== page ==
Consumerism in the time of climate change, life on the farm, and why every little bit matters.
“I was in a place where I was ready to learn”
The food that we eat has a dramatic impact on the environment, animal welfare, our health, and the footprint that we leave on this earth.
There are times when we feel that our efforts are negligible. How can tiny actions matter, to address a vastly overwhelming, and ever growing issue such as global climate change? Those three words alone are enough to feel out of control. Global? Seems too big for one person. Climate? Definitely no control over that on my end…and change? Yeah, I have been working on that my whole life. Results pending.
However, after talking to Kelsey, I thought, wow, here it is. She has got the whole three word package down, and then some. Its not about feeling guilty, or fitting in to a trend. Its about doing the right thing. Period. Her projects are vast, countless almost, but whatever she is working on, it has her whole heart behind it.
A Natural Relationship
“Nature has always been home.”
How we treat the environment is essentially how we are investing in our future. Living on the farm, Kelsey understands that, “it’s a positive feedback loop. The better we treat the earth, the better we treat the animals, the better we do. If we continue to feed that positive feedback loop, continue to take care of the soil, and our animals, then we ultimately take care of ourselves. It’s altruism, but it’s also selfish at the same time in a really wonderful way. We are all connected.”
Kelsey and her fiancé are not from a typical farming background, and chose to follow this lifestyle out of a need to live better. “My journey to this point, to being on the farm, to having a farm stand, having the chickens, having the
garden, that’s fairly eclectic.” The decision to live a sustainable lifestyle was an active choice, with many steps along the way.
“After watching forks over knives, the documentary, that really pushed me in the direction of understanding our food system, and factory farming, and how it has such negative effects on the environment, and public health, and of course animal welfare. So I launched into veganism, and as I was reading Omnivore’s Dilemma, I realized, oh wait, there is a different way to farm livestock, and it actually helps the environment, and it’s better for our health and it’s better for the animals too.”
Starting a farm was the natural next step. “Something inside me woke up. After reading about this, I was like, I have to do this. I have to stop just reading about this and supporting it with my money. No. I want to put animals in pasture, I want to grow my own food and basically rekindle my relationship with nature.”
Today, “chickens are in pasture, we have a large veg garden, we do maple syrup, kombucha, and on top of that we have some workshops and class to try to get people to understand what it’s like to have a farm, and how we’re doing things, why we’re doing things the way we’re doing things.” She is even waging battle against an aggressive and invasive buckthorn that has taken over the region, without using chemicals or pesticides.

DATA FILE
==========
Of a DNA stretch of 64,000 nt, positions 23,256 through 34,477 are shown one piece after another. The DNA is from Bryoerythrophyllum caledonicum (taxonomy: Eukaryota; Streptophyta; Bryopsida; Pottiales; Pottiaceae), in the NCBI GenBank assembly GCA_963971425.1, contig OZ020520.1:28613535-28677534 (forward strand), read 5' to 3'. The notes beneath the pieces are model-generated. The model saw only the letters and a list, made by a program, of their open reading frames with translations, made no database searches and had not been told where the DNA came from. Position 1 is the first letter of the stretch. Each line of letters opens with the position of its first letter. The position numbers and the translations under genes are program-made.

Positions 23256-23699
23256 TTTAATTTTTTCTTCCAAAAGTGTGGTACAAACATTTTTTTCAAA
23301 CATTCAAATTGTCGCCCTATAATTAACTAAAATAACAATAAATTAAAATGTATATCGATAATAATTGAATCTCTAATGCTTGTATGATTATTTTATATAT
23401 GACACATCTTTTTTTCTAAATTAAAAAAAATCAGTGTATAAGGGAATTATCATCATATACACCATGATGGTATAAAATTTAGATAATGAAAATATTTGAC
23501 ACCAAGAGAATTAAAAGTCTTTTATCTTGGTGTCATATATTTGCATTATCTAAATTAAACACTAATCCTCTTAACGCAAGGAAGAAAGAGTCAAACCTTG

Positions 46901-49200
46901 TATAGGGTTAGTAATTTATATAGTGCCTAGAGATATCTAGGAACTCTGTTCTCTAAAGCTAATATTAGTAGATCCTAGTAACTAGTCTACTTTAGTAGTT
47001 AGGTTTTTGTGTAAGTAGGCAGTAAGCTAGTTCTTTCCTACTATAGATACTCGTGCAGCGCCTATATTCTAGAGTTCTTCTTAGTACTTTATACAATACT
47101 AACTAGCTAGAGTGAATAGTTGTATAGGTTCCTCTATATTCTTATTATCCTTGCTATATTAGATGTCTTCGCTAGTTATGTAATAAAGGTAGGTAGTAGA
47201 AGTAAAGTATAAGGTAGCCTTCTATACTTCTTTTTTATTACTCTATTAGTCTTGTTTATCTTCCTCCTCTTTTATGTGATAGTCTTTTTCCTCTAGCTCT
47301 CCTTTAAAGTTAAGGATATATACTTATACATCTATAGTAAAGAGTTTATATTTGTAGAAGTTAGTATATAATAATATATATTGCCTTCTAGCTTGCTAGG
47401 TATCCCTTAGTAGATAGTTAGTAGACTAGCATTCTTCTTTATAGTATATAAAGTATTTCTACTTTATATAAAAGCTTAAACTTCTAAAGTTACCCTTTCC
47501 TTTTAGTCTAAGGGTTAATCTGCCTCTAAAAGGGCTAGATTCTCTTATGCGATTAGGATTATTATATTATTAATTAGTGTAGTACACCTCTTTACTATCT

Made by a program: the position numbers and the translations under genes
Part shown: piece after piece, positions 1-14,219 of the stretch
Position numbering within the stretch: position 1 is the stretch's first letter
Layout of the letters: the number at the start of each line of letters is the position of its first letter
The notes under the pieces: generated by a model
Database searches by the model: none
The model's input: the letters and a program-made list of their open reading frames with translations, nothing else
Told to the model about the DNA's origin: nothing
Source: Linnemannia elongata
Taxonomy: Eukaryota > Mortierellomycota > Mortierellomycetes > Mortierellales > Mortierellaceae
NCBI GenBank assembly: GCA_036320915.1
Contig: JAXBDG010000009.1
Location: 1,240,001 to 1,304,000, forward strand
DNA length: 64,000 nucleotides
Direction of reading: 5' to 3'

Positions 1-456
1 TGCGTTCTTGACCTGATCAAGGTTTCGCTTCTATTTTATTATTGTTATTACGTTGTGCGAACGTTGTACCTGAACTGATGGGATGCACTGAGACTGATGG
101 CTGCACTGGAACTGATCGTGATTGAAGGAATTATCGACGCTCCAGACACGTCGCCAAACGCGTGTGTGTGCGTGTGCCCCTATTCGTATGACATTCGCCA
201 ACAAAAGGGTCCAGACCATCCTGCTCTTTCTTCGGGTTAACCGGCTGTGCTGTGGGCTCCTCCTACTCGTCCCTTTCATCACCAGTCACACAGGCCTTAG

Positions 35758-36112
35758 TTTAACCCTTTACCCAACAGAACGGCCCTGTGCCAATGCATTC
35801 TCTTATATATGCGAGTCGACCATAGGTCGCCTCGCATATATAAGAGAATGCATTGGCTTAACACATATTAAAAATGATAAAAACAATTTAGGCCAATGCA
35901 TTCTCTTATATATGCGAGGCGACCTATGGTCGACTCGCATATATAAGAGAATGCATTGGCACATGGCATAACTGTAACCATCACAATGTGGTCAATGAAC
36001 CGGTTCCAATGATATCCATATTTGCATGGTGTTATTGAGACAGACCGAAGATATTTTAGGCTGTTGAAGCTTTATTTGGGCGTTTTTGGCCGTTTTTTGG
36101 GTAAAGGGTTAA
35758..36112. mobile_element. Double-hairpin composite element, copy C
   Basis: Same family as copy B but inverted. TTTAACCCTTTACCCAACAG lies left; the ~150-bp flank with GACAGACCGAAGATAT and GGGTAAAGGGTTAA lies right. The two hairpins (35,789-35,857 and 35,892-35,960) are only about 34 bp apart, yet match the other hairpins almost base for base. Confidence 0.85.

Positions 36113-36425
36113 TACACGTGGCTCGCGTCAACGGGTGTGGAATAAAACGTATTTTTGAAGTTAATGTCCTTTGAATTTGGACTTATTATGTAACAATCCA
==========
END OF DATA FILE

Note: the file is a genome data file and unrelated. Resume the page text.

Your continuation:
“No journey is the same.”
Climate change and sustainability is such a broad issue, and taking it on as a consumer can be frustrating. “People feel overwhelmed, that they are just one person, what can they do?”
Making changes can be difficult because it requires making adjustments to the way that we live, choosing a different routine. The impact of these changes can add up, especially if everyone decides to move forward together. Kelsey believes that it is a choice: “Ultimately, it is really is up to me. Up to each and every one of us individually to make a change.”
So often we think of committing to a sustainable lifestyle as an extreme or dramatic change to our lives. This can be prohibitive for people who may be considering taking steps towards a sustainable lifestyle. We need to create “this little space where people can feel welcome…come as they are, start where they are, and start making choices at their own pace.”
Kelsey argues for taking incremental adjustments to reach an accumulative, long-term goal. “It’s small steps, and I always say, don’t guilt yourself, don’t feel bad because you can’t do it all at once. That is where the overwhelm comes in. I don’t like using guilt as a tool, and would rather use benchmarks to say, this is where I’m at, and this is how far I have come. Take it one step at a time.”
“Simple changes that you can make are shopping at your local farmers market for your vegetables, or some of your vegetables, and some of your meat. Putting local capital into your community, and back in your community, and supporting your local farmers.” Additionally, these experiences can be enriching and fun. “It is such a wonderful experience. You can ask the farmer how they raised their pork and they are delighted to tell you…If you can afford sustainably farmed meat, then go for it.”
“Starting on composting your food scraps is another great way, and you can still do that, even if you live in an apartment. People think you need a whole operation in order to so that, that you need a back yard, but you don’t. You can do it under the kitchen sink, you can do it with worms. There are cities that are opening up food scrap curbside pick up. Composting is another way to get into being a part of the solution. That could cut down on methane emissions from your landfill.”
In terms of getting a different perspective on our impact on the earth, “going to your local landfill is such an eye-opening experience,” says Kelsey, “I will never forget the first time I saw a landfill. Seeing where the stuff goes, that I have been putting in my garbage …The way it smells, the way it looks, even the way it sounds. This isn’t right. Something in you makes you realize that this is just not ok.”